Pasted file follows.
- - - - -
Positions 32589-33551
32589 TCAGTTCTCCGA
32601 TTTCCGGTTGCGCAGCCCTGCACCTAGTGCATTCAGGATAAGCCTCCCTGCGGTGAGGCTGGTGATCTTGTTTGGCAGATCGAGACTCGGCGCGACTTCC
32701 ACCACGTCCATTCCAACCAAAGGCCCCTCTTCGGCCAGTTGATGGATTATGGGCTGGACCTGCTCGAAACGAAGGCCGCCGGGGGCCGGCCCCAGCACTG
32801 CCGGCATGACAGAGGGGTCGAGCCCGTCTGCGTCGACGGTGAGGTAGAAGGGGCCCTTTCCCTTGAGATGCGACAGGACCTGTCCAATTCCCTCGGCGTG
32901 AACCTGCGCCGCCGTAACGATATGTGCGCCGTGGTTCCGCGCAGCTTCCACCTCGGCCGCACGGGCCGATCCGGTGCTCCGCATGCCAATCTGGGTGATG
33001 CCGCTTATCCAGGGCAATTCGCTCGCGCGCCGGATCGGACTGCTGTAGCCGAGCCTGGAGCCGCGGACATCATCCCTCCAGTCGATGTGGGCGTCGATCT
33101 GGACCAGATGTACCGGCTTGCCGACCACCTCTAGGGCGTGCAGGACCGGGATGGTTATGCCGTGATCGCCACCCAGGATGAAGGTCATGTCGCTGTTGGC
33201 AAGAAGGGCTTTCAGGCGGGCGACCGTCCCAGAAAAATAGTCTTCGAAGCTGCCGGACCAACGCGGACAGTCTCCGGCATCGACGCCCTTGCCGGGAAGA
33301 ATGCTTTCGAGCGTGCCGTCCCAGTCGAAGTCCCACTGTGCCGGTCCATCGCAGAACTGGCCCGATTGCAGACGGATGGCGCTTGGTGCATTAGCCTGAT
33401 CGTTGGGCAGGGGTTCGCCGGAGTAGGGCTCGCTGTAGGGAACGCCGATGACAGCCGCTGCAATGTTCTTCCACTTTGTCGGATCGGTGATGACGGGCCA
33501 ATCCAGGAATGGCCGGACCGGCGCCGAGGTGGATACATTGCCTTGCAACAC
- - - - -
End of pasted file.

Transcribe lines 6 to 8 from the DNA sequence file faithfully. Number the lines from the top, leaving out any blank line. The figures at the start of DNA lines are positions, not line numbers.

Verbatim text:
32901 AACCTGCGCCGCCGTAACGATATGTGCGCCGTGGTTCCGCGCAGCTTCCACCTCGGCCGCACGGGCCGATCCGGTGCTCCGCATGCCAATCTGGGTGATG
33001 CCGCTTATCCAGGGCAATTCGCTCGCGCGCCGGATCGGACTGCTGTAGCCGAGCCTGGAGCCGCGGACATCATCCCTCCAGTCGATGTGGGCGTCGATCT
33101 GGACCAGATGTACCGGCTTGCCGACCACCTCTAGGGCGTGCAGGACCGGGATGGTTATGCCGTGATCGCCACCCAGGATGAAGGTCATGTCGCTGTTGGC